To purchase your own copy of State of the World 2011: Innovations that Nourish the Planet, please click HERE. And to watch the one minute book trailer, click HERE.

Cultivating Knowledge and Crops: Women Are Key to Sustainable Agricultural Development

Crossposted from the Worldwatch Institute’s Nourishing the Planet.

Women account for 75 percent of the agricultural producers in sub-Saharan Africa, but the majority of women farmers are living on only $1.25 per day, according to researchers from the Worldwatch Institute.

Despite the challenging circumstances that women in developing countries face, important innovations in communications and organizing are helping women play a key role in the fight against hunger and poverty. "Access to credit, which provides women farmers with productive inputs and improved technologies, can be an effective tool in improving livelihoods in Africa and beyond," said Worldwatch Institute's executive director Robert Engelman.

Worldwatch researchers traveled to 25 countries across sub-Saharan Africa to meet with more than 350 farmers groups, NGOs, government agencies, and scientists, highlighting innovations, such as better extension and communication services, that are helping farmers improve their livelihoods. The findings are documented in the recently released report, State of the World 2011: Innovations that Nourish the Planet.

Nourishing the Planet highlights four innovations that can strengthen women’s agricultural capacity: providing microfinance credit, providing access to the global market, providing extension services, and providing organizational support to women’s projects.

  • Providing women with microfinance credit. Globally, women fall well short of receiving the same financial benefits and opportunities as men. Only 10 percent of the credit services available in sub-Saharan Africa, including small “microfinance” loans, are extended to women. The New York-based nonprofit Women’s World Banking is the only microfinance network focused explicitly on women, providing loans of as little as $100 to help women start businesses. Microfinance institutions from 27 countries provide the loans to women who in many cases have no other way to access credit.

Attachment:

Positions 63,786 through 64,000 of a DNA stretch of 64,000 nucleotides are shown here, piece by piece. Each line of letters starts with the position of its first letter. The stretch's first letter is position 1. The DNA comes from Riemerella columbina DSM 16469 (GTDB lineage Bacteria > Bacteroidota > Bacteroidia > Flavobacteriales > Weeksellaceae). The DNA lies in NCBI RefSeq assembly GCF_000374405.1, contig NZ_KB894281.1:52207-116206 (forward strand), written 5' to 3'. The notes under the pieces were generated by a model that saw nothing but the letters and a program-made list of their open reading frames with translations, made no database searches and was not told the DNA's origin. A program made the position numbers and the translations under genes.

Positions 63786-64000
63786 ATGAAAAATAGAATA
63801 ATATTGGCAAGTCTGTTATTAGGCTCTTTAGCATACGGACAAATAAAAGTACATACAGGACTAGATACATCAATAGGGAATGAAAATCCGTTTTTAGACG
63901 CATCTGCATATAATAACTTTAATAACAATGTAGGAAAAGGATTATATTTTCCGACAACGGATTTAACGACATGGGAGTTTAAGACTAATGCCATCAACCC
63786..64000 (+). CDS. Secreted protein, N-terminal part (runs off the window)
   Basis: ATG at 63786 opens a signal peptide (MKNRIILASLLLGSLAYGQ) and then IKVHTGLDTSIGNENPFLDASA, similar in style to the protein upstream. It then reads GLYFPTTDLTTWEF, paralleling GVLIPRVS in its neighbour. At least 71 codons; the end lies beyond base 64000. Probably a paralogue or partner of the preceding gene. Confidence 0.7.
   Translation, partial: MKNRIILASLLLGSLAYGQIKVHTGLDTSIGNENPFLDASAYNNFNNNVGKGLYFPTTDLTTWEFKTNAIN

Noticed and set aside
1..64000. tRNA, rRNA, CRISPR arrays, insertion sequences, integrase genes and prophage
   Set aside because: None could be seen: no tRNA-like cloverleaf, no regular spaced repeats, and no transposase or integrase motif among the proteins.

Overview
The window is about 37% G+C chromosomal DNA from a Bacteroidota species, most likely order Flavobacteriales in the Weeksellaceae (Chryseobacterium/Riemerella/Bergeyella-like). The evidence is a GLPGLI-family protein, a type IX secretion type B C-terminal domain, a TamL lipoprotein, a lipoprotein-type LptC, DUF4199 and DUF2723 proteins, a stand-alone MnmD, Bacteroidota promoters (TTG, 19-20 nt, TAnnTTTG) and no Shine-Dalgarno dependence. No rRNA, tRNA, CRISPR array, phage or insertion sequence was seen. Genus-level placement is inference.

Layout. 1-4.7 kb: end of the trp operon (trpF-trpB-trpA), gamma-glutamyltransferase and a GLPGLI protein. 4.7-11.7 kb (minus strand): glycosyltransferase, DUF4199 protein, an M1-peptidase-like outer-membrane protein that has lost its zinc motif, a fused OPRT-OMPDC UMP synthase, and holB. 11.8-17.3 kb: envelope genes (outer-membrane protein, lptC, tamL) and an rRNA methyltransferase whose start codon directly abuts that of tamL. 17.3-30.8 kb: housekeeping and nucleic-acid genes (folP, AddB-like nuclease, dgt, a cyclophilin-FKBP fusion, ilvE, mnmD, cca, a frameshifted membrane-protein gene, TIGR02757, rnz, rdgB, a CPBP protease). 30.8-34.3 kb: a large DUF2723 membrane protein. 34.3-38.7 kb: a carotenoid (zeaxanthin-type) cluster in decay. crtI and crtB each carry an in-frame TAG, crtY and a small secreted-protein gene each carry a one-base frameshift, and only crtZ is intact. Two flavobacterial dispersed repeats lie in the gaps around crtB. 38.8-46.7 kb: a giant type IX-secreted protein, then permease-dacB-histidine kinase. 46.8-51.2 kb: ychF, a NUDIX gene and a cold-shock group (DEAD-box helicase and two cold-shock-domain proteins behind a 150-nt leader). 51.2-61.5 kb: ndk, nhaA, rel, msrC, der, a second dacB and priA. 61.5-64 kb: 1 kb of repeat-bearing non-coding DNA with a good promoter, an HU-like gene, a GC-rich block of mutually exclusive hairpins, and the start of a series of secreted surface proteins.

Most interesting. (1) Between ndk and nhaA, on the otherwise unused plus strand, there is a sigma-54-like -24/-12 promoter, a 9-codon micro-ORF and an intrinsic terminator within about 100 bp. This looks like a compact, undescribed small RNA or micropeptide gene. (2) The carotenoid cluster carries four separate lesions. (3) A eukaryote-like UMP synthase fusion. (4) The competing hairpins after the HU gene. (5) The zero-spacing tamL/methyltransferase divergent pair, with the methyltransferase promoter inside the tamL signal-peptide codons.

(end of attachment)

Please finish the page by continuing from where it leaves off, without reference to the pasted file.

• Providing women access to the global market. In Africa’s Western Sahel, the production of shea butter is boosting women’s entry into global markets. Women-run cooperatives across the region are tapping into the global demand for fair trade and organic beauty products by selling the skin-care cream they produce from the shea nut crop to cosmetics firms such as Origins and L’Oréal. These “responsible” companies in turn pay fair price for the products and invest in the women’s communities.
  • Providing women with extension services. In the United States, outreach programs like Purdue Cooperative Extension Services offer training for women to grow their businesses and increase profitability. And in Uganda, agricultural extension workers have introduced women’s groups to “coolbot” technology—solar energy and an inverter—that can be used in traditional reed, mud, and thatch shops to reduce temperatures and prolong the shelf lives of vegetables. “When extension programs invest in women farmers, the payoff can be huge,” write Dianne Forte, Royce Gloria Androa, and Marie-Ange Binagwaho in State of the World 2011. “Women receive an education, raise yields, increase their incomes, and improve the nutritional status of family members, contributing to the wellbeing of entire communities.”
  • Helping women work together. Around the world, numerous organizations are helping to empower and support women farmers. In the United States, American Agri-Women, a coalition of farm, ranch, and agribusiness women’s organizations, works with more than 50 state and commodity affiliates on legislative and regulatory matters as well as on student and consumer education. And the country’s National Women in Agriculture Association helps socially disadvantaged women in rural areas obtain resources administered by the U.S. Department of Agriculture, with the mission to “educate, develop, network and create bonds of sisterhood among all women.”

With a large percentage of women worldwide still lacking necessary services, it is time that policymakers include women, respect what they know, and stand beside them in pursuing the right to equality for all women. The ideas and technologies for the success of women are available, and development programs have the opportunity to thrive if they embrace the knowledge and skills of women farmers.